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Friday, May 23, 2008

The race for Senate District 23 is still unsettled

Portland, Oregon—

I have received several email communications in the past few days suggesting that my write-in campaign is about being a sore loser, but that’s not the case at all.

I stated from the beginning that my campaign to win the Senate District 23 seat representing NE and SE Portland neighborhoods and the City of Maywood Park would be unconventional and web-based.

I didn’t get much more specific about my plans than that, even with my campaign steering committee, but I was thinking about ways in which technology was evolving, moving opportunity in ways the party structure and other traditional gatekeepers could not control.

I disclosed the post-primary write-in phase of the campaign to just a few people, and to them only a couple of weeks before May 20.

My premise is that, in the wired world, citizens can overcome the advantages career politicians have at every point in the process, and reach directly to the “Write in” blank that is printed in every race on every ballot.

One of the chief factors causing undervoting and voter lethargy (both of which help keep incumbents in power) is single-candidate “races.”

They have ballots like that in Cuba and North Korea, too, and in the old Soviet Union.

“Totalitarian systems depend on a monopoly of information and force (and political opportunity—sc).” –Thomas L. Friedman, The World is Flat

The gatekeepers want to limit the voters’ choices in Senate District 23 to a single name, and I say that is no choice at all.

The cost of getting a name out there has been the single most important barrier to effective write-in campaigns, but that obstacle is falling like the Berlin Wall.

Oregon is possibly the best place in the nation to test out my theory, with its mail-in ballots that are like an open book test, and an electorate largely unaffiliated with any political party, increasingly computer literate and comfortable with searching out information individually.

This is really scary to the party functionaries, the special interests and the lobbyists, bent on promoting from within.

As a resident of Senate District 23 and House District 45, which are both getting a new legislator in 2009, I am offended that there was no public debate or forum throughout the entire primary period that addressed the voters’ choices.

The fact is, incumbents don’t want debates or forums with challengers. The more they can ride out the election with name familiarity alone, the less likely an upset will ensue.

Here we are, four days after the election, and there has still been nothing in the media, no analysis at all, about any of the contested East side legislative races.

We had months of buffoonery in the Portland City races, much of it fueled by public dollars, but no thoughtful discourse on the election of two state senators and two state representatives on the East side.

I styled the Primary stage of my campaign after Muhammed Ali’s famous Rope-a-Dope strategy, which won him the Heavyweight championship over a heavily-favored George Foreman in his prime.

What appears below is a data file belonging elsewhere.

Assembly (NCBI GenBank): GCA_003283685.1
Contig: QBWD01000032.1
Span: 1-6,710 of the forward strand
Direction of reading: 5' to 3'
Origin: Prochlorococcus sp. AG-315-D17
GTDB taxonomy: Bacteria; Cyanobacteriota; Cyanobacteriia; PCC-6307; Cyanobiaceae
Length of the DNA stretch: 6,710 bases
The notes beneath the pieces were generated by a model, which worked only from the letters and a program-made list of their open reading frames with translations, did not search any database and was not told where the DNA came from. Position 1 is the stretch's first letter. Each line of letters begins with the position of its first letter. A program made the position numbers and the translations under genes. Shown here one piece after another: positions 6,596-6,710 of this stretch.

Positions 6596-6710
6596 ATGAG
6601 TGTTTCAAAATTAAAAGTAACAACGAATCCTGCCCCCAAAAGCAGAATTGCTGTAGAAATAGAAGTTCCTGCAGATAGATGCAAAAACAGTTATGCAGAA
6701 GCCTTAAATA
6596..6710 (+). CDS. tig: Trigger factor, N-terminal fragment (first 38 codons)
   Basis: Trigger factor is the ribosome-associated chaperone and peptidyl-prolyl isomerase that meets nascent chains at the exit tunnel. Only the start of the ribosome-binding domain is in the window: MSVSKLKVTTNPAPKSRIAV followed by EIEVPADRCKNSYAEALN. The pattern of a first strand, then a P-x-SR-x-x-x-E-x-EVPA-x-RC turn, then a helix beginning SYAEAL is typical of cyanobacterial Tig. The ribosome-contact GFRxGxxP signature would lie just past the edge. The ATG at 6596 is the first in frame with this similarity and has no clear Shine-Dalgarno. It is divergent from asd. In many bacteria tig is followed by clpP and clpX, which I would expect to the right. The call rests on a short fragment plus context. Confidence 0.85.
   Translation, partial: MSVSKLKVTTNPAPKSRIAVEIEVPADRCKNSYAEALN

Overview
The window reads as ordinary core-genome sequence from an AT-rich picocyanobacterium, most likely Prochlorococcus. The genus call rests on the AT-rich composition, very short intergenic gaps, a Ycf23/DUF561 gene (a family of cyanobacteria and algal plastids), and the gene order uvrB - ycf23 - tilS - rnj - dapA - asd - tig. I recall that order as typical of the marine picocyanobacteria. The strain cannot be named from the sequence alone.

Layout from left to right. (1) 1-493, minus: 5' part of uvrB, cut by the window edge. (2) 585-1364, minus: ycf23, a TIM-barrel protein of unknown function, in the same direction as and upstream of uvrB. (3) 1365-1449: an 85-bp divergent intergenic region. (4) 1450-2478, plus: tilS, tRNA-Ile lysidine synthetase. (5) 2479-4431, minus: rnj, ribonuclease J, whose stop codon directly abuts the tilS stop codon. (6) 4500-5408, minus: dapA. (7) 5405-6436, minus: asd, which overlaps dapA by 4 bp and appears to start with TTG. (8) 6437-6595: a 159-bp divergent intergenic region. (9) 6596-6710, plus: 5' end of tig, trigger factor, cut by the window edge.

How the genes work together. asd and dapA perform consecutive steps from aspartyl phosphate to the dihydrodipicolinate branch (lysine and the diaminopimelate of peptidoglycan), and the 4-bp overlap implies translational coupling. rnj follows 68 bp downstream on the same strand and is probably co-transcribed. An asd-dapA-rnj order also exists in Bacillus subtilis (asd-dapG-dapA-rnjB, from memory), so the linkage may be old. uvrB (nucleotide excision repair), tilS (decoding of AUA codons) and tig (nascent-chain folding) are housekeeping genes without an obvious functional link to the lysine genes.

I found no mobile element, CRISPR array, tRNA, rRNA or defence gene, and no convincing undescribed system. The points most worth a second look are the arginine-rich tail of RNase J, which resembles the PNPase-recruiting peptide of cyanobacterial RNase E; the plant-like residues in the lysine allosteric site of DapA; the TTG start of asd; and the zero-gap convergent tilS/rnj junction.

I took a fearful beating from the Dingfelder-Gainer machine, an opponent with the relentless determination of the Terminator's nemesis, but I knew it was coming, and I knew it would end. Eventually, we would get to the issues that matter to the voters in Senate District 23.

Technology makes this possible, its low cost and its infinite reach.

Phase II, post-Primary, is also styled after Muhammed Ali: “Float like a butterfly, sting like a bee,” all the way to the November General Election.

I have a great deal of information to share with the voters over the coming months, lots to talk about, lots of light to shed.

None of the several people who wrote in complaining about Phase II is a resident of Senate District 23, which brings us to an interesting point for further discussion: most of the Dingfelder supporters and endorsers in the primary weren’t residents of the district either.

What unfolded was a by-the-book machine-politics campaign led by a small group of insiders, some with motives that have nothing to do with the district, most of whom live elsewhere. Plenty to talk about here, too.

I intend to demonstrate that a write-in campaign is feasible in Oregon. I may or may not be successful in my race for Senate District 23. We won’t have the answer to that until November, but if my race inspires other citizens to step up and take on the machine, then it will have been worth the effort.

--Sean Cruz, May 23, 2008


The Oregonian Editorial Board on Senate District 23:

“Cruz…knows the issues well…”

“Sean Cruz, who has served as (Senator) Gordly's legislative aide and chief of staff for the past five years…is qualified for the job. He knows the issues that are important in the district, and he certainly knows how things get done in the Legislature. Most notably, he persuaded Gordly to push legislation, called ‘Aaron's Law,’ that gives families tools to punish parents for the crime of child abduction. “

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